Doing Fieldwork

Author: Rosalie Wax
Publisher: University of Chicago Press
ISBN: 9780226869513
File Size: 54,21 MB
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Recounting her own field experiences in Japanese-American relocation centers during World War II and later in American Indian communities, Rosalie H. Wax offers advice to help the beginning field worker anticipate and confront the exigencies and accidents of fieldwork with good nature, fortitude, and common sense. Doing Fieldwork is a useful book in many respects: as a guide to participant observation and ethnographic fieldwork; as an analysis of the theoretical presuppositions and history of fieldwork; as a discussion of contemporary issues in social science research; and simply as an entertaining and dramatic story.

A Poetic For Sociology

Author: Richard Harvey Brown
Publisher: University of Chicago Press
ISBN: 9780226076195
File Size: 56,49 MB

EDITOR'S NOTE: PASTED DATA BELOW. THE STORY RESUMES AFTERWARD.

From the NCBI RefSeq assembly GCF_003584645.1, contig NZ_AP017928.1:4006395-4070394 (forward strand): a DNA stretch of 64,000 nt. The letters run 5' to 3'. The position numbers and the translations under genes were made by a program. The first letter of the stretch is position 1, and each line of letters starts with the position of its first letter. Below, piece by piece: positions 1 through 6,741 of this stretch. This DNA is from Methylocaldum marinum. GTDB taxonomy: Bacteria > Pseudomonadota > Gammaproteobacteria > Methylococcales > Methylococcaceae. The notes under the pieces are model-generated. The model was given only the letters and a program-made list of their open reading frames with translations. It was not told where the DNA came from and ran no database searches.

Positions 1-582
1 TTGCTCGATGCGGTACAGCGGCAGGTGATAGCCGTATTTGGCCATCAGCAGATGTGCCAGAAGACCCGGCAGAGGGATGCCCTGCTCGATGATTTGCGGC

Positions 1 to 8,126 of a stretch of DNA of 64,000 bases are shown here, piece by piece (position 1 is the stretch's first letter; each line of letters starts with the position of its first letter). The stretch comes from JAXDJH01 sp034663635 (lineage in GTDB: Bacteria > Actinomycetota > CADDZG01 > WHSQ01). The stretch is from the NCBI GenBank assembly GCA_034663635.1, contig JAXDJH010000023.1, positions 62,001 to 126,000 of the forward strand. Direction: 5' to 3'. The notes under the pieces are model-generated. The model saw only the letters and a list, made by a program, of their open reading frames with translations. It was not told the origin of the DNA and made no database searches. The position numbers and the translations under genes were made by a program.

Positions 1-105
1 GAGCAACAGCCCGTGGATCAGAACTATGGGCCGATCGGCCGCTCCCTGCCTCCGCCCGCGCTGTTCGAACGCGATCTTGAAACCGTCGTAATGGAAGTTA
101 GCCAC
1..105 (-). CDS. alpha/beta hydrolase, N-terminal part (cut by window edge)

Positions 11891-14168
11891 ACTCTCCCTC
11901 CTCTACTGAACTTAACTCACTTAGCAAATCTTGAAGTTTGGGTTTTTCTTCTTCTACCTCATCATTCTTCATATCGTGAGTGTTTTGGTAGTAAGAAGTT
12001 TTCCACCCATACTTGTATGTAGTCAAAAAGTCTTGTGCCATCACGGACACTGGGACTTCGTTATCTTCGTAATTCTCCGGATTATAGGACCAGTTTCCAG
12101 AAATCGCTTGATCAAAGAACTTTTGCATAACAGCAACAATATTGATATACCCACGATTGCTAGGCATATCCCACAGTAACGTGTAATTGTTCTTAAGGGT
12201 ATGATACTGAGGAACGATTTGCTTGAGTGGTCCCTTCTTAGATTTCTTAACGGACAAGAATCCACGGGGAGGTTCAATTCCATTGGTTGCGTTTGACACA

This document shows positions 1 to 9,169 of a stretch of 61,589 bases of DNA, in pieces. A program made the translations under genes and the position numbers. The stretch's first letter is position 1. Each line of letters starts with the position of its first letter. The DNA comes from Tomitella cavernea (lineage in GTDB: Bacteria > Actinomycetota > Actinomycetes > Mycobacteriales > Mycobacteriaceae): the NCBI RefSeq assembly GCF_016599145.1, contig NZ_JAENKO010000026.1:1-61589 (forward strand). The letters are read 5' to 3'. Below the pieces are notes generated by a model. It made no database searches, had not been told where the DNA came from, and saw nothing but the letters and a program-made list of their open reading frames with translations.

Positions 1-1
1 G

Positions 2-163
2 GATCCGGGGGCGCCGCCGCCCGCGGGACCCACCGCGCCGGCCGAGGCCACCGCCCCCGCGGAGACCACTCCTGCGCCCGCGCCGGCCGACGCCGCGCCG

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For too long, argues Richard Harvey Brown, social scientists have felt forced to choose between imitating science's empirical methodology and impersonating a romantic notion of art, the methods of which are seen as primarily a matter of intuition, interpretation, and opinion. Developing the idea of a "cognitive aesthetic," Brown shows how both science and art—as well as the human studies that stand between them—depend on metaphoric thinking as their "logic of discovery" and may be assessed in terms of such aesthetic criteria of adequacy as economy, elegance, originality, scope, congruence, and form. By recognizing this "aesthetic" common ground between science and art, Brown demonstrates that a fusion can be achieved within the human sciences of these two principal ideals of knowledge—the scientific or positivist one and the artistic or intuitive one. A path, then, is opened for creating a knowledge of ourselves and society which is at once objective and subjective, at once valid scientifically and significantly humane.